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Patchbay and Connectors - Quality of Signal

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Patchbay and Connectors - Quality of Signal

Postby paulsmusic » Sat Jul 11, 2020 7:18 am

I've just acquired an Audient ASP4816, and consequently need to expand my patchbay and connectors. I've been using a Samson S-Patch Plus, and have been looking at the Signex CPT96. There's quite a price difference between that and the Signex Pro series, which has solid palladium contacts, and I wondered what the difference between the two models is, in terms of signal quality?

My other option would be to get another Samson S-Patch Plus, and I do like the fact that it has the switches on the front panel to change between normal, half-normal, and through modes. TBH I can't make head or tails of the Signex manual, and am not sure how you do swap between the modes!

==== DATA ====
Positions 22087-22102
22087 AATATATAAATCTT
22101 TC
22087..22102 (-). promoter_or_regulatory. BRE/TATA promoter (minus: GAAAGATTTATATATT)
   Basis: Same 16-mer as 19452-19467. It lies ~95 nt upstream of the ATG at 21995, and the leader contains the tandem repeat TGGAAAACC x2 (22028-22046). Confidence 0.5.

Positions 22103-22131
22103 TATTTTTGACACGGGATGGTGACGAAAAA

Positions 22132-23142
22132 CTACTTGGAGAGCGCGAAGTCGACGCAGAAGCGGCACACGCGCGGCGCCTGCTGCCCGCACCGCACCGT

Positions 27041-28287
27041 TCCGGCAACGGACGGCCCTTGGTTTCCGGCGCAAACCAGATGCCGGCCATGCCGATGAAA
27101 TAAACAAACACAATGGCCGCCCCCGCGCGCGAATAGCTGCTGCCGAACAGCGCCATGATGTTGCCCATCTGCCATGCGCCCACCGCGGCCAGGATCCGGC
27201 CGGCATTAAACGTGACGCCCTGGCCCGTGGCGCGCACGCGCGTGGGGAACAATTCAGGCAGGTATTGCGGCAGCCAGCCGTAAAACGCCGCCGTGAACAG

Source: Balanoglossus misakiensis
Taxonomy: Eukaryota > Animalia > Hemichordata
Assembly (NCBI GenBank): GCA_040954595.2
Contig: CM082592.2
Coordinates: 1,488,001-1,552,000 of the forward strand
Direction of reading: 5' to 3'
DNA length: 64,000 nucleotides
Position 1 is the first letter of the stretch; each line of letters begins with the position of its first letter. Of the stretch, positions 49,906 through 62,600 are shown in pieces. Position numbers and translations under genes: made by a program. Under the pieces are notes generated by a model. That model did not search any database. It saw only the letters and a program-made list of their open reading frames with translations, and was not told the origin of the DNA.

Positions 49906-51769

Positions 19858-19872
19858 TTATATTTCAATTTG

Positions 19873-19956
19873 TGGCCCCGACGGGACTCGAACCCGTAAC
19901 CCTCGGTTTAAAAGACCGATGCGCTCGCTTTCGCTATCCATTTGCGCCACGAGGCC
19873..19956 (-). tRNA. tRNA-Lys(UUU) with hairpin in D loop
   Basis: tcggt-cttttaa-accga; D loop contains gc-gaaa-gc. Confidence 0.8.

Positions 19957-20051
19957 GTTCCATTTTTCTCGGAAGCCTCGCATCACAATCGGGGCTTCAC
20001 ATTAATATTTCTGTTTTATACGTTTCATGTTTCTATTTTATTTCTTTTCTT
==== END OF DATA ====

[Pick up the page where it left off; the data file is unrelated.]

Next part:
Regarding connectors, I've been looking at options from Hosa, such as the DTP-803:

https://www.amazon.co.uk/HosaTech-DTP-8 ... B000068OAT

These are much cheaper than the Klotz and Nuetrik looms I'm currently using, and, again, I wondered what the difference might be in terms of signal quality? Many thanks!
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Re: Patchbay and Connectors - Quality of Signal

Postby ef37a » Sat Jul 11, 2020 7:51 am

The difference in signal quality is going to be zero when everything is new and clean but jack switches are rather notorious for failing o becoming noisy over the years due to tarnishing. Palladium will not oxidize or tarnish and is harder than brass and much harder than Gold.